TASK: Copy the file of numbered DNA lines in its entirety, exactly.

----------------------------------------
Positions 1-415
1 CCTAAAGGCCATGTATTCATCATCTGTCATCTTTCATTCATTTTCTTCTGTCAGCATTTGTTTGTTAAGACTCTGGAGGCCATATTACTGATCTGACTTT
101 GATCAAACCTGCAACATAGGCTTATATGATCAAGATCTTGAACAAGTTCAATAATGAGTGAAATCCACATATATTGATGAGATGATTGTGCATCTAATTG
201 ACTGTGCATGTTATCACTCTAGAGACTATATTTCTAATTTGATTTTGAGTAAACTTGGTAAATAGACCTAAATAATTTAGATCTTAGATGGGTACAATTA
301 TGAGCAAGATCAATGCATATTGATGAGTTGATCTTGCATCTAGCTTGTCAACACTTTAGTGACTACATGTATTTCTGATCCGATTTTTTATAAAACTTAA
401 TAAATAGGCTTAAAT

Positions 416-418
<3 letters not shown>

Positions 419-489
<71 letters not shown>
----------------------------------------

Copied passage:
Positions 1-415
1 CCTAAAGGCCATGTATTCATCATCTGTCATCTTTCATTCATTTTCTTCTGTCAGCATTTGTTTGTTAAGACTCTGGAGGCCATATTACTGATCTGACTTT
101 GATCAAACCTGCAACATAGGCTTATATGATCAAGATCTTGAACAAGTTCAATAATGAGTGAAATCCACATATATTGATGAGATGATTGTGCATCTAATTG
201 ACTGTGCATGTTATCACTCTAGAGACTATATTTCTAATTTGATTTTGAGTAAACTTGGTAAATAGACCTAAATAATTTAGATCTTAGATGGGTACAATTA
301 TGAGCAAGATCAATGCATATTGATGAGTTGATCTTGCATCTAGCTTGTCAACACTTTAGTGACTACATGTATTTCTGATCCGATTTTTTATAAAACTTAA
401 TAAATAGGCTTAAAT

Positions 416-418
<3 letters not shown>

Positions 419-489
<71 letters not shown>